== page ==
Dec 16, 2011
(UPI/Bill Greenblatt)

Nixon wants Mo. universities to consider tapping into reserves to plug hole in budget

Gov. Jay Nixon wants five Missouri universities to consider tapping their reserves  and provide funding to the state's higher education system. Nixon's proposal would call for the universities to provide the state $107 million from their reserves. The state would use that money to help avoid deep funding cuts to Missouri's public colleges and universities. The state would repay the schools over seven years with money from the Missouri Higher Education Loan Authority.

(via Flickr/Senator Blunt)

Missouri Senator Roy Blunt says the failure of two balanced-budget amendments today shows Senate Democrats aren’t serious about dealing with the deficit.

The defeat of both bills – one from Democrats, one from Republicans – ends the current push to force a yearly balanced budget from Congress.  Blunt, who voted for the Republican-backed bill, says the fact that neither party could pass their amendment speaks to the heart of the Senate’s disfunction.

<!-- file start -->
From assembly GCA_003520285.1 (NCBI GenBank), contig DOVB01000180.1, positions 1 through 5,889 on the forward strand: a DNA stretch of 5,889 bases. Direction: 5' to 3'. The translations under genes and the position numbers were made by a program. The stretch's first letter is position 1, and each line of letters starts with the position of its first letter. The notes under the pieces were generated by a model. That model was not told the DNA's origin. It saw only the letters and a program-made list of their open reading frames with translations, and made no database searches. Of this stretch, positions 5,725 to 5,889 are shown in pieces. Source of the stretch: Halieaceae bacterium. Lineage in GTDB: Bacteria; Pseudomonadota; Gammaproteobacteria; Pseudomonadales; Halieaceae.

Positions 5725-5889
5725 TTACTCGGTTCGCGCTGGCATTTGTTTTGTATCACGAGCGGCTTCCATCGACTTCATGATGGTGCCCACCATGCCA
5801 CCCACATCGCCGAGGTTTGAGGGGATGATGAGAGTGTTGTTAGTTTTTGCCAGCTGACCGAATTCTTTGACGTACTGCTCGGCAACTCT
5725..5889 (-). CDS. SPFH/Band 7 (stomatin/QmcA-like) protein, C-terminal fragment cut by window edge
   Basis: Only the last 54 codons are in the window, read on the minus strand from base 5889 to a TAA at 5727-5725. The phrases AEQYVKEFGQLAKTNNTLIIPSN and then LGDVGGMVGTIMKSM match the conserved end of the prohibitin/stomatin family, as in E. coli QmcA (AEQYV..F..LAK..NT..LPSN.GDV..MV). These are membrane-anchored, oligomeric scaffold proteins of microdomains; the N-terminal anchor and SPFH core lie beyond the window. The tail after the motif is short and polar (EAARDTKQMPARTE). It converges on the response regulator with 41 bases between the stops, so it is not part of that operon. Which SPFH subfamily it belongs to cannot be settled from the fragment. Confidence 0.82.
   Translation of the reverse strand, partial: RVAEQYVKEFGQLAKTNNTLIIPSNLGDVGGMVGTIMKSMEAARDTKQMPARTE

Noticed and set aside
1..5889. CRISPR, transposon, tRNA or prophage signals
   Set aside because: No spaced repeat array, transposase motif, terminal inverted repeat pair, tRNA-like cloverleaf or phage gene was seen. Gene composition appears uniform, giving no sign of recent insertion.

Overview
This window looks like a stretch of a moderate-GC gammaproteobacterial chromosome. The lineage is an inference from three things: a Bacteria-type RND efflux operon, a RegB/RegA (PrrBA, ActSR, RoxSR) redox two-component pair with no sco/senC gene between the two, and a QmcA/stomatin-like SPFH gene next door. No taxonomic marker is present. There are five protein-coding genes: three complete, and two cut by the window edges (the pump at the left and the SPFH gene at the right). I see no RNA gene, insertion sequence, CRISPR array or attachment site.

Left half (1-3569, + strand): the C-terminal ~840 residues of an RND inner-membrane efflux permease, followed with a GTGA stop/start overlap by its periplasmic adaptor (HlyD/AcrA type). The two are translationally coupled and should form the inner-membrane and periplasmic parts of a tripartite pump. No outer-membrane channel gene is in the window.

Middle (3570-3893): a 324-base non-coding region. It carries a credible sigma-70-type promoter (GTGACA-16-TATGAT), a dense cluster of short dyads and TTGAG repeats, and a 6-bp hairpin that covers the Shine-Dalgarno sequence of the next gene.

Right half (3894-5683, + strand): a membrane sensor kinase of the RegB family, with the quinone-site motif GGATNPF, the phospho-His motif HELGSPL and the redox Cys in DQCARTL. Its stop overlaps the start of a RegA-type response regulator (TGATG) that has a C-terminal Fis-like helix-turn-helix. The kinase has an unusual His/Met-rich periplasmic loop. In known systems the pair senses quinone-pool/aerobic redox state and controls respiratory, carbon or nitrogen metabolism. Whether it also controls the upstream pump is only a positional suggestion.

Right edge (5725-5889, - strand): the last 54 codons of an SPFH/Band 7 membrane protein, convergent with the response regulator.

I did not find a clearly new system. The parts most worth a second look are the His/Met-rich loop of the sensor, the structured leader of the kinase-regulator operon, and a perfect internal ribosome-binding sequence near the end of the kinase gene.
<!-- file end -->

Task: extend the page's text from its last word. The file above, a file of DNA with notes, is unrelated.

Blunt wins No. 5 Senate GOP leadership post

Dec 13, 2011

This article first appeared in the St. Louis Beacon, Dec. 13, 2011 - WASHINGTON - Overcoming a late surge of tea party backing for his opponent, U.S. Sen. Roy Blunt, R-Mo., was elected to the No. 5 Senate leadership post Tuesday in a close vote that pitted an experienced GOP leader against an "outsider" businessman.

Blunt wins No. 5 Senate GOP leadership post

Dec 13, 2011
U.S. Sen. Roy Blunt, R-Mo.
Senator Blunt | Flickr

Updated 6:10 p.m. with reporting from the St. Louis Beacon's Rob Koenig.

Overcoming a late surge of tea party backing for his opponent, U.S. Sen. Roy Blunt, R-Mo., was elected to the No. 5 Senate leadership post Tuesday in a close vote that pitted an experienced GOP leader against an "outsider" businessman.

$20 million awarded for Arch grounds upgrade

Dec 12, 2011
(UPI/Bill Greenblatt)

The effort to upgrade the grounds of the Gateway Arch is getting a boost from the federal government - a $20 million grant from the U.S. Department of Transportation.